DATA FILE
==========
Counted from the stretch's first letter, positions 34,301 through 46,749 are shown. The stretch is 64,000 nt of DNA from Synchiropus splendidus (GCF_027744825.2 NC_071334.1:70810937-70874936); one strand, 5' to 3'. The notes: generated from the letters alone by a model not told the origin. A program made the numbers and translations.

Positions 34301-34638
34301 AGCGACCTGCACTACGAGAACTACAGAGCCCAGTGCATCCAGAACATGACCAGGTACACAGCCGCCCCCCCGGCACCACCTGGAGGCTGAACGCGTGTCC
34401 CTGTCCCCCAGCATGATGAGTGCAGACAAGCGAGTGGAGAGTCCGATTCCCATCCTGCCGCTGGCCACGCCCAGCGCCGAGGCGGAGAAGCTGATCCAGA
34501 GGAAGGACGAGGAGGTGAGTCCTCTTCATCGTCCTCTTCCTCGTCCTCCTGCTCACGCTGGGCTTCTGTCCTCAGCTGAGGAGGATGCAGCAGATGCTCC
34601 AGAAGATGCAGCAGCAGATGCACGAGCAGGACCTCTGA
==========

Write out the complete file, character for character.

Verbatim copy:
Counted from the stretch's first letter, positions 34,301 through 46,749 are shown. The stretch is 64,000 nt of DNA from Synchiropus splendidus (GCF_027744825.2 NC_071334.1:70810937-70874936); one strand, 5' to 3'. The notes: generated from the letters alone by a model not told the origin. A program made the numbers and translations.

Positions 34301-34638
34301 AGCGACCTGCACTACGAGAACTACAGAGCCCAGTGCATCCAGAACATGACCAGGTACACAGCCGCCCCCCCGGCACCACCTGGAGGCTGAACGCGTGTCC
34401 CTGTCCCCCAGCATGATGAGTGCAGACAAGCGAGTGGAGAGTCCGATTCCCATCCTGCCGCTGGCCACGCCCAGCGCCGAGGCGGAGAAGCTGATCCAGA
34501 GGAAGGACGAGGAGGTGAGTCCTCTTCATCGTCCTCTTCCTCGTCCTCCTGCTCACGCTGGGCTTCTGTCCTCAGCTGAGGAGGATGCAGCAGATGCTCC
34601 AGAAGATGCAGCAGCAGATGCACGAGCAGGACCTCTGA